Washington, Nov. 20, 1863

[Name of recipient:] Hon. Edward Everett.

My dear Sir:

Your kind note of to-day is received. In our
respective parts yesterday, you could not have been excused
to make a short address, nor I a long one. I am pleased
to know that, in your judgment, the little I did say was
not entirely a failure. Of course I knew Mr. Everett
would not fail; and yet, while the whole discourse was
eminently satsfactory, and will be of great value, there were
passages in it which trancended my expectation. The point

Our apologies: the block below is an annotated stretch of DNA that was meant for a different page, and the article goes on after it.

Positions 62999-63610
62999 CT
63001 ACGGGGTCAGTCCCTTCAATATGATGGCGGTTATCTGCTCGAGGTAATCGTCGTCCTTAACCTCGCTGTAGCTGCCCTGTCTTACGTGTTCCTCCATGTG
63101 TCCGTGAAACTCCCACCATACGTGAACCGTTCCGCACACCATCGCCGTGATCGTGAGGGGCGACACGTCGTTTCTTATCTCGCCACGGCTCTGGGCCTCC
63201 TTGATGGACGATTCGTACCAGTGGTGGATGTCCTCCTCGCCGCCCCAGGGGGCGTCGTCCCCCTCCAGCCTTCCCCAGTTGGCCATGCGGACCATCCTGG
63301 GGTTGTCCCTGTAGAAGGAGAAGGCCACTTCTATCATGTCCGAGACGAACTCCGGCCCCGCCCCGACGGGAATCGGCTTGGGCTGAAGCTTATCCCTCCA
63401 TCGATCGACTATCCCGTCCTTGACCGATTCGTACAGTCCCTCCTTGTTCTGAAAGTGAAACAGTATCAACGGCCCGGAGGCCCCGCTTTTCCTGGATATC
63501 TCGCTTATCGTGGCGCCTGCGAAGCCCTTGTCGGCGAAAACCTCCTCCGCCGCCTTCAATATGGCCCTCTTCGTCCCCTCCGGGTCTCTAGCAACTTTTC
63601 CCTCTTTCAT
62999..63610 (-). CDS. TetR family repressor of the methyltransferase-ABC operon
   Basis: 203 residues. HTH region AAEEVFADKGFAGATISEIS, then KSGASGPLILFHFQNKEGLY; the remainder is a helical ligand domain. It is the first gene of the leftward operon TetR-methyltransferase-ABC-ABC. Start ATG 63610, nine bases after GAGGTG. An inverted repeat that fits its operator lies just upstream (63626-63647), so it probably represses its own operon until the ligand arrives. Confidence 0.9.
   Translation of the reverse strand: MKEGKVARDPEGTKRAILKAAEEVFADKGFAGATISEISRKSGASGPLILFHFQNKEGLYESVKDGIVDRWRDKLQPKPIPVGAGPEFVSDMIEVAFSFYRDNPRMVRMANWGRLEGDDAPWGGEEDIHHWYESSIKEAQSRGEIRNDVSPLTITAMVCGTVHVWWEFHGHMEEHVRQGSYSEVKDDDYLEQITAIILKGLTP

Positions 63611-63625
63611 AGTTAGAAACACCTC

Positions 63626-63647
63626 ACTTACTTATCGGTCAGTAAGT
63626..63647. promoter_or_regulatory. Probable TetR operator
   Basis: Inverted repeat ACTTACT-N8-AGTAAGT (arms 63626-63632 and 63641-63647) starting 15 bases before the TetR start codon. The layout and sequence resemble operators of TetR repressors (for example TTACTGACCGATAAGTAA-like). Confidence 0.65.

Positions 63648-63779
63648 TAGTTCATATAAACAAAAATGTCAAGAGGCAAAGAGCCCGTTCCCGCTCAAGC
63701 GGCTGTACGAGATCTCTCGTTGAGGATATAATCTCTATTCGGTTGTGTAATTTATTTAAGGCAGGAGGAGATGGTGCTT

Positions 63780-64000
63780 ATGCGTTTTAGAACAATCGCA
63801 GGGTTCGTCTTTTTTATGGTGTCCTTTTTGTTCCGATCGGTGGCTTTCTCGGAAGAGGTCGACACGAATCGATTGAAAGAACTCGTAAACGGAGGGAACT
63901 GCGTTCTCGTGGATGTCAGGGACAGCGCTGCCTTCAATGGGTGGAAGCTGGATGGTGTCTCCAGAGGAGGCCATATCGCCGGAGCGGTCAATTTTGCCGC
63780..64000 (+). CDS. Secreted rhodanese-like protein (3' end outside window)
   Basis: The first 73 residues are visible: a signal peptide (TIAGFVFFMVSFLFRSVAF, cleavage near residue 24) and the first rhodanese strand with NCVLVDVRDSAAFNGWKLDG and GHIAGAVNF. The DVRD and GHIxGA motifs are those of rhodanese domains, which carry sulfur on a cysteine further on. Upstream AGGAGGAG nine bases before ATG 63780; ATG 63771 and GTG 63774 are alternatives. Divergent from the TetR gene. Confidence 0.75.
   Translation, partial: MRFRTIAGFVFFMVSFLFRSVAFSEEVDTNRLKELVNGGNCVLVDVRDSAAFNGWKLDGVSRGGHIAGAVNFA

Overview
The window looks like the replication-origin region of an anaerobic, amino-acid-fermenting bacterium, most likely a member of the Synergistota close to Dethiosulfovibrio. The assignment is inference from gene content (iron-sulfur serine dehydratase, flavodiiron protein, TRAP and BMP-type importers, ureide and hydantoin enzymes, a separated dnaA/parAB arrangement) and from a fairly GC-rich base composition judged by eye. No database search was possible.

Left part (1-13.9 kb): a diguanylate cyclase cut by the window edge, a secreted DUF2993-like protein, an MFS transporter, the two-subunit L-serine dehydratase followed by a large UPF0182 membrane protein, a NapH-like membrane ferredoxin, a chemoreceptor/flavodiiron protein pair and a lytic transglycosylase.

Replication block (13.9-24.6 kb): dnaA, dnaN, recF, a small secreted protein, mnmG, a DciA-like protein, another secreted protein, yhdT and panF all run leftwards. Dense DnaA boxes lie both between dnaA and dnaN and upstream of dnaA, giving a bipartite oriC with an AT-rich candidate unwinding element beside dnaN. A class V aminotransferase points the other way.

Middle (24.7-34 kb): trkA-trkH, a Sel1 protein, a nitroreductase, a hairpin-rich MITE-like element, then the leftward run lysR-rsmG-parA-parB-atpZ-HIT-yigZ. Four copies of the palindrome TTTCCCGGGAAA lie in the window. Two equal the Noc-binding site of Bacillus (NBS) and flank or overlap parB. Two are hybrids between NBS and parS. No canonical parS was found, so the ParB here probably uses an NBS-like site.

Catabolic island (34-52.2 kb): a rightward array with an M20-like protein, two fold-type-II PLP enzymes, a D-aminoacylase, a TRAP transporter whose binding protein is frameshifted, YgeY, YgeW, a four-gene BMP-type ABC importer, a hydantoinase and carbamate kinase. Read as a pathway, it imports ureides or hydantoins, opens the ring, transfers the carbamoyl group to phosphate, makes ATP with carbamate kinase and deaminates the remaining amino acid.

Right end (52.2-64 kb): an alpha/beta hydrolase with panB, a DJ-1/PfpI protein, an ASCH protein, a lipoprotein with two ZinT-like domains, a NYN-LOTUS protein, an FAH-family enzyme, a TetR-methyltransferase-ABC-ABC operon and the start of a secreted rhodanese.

made against the theory of the general government being
only an agency, whose principals are the states, was new
to me, and, as I think, is one of the best arguments for
the national supremacy. The tribute to our noble women
for their angel-ministering to the suffering soldiers, sur-
passes, in its way, as do the subjects of it, whatever has
gone before.

Our sick boy, for whom you kindly inquire, we hope is
past the worst.

Your Obt. Servt
A. Lincoln


[Appears at the top of the page:] The President of the United States
Rec. 21 Nov. 1863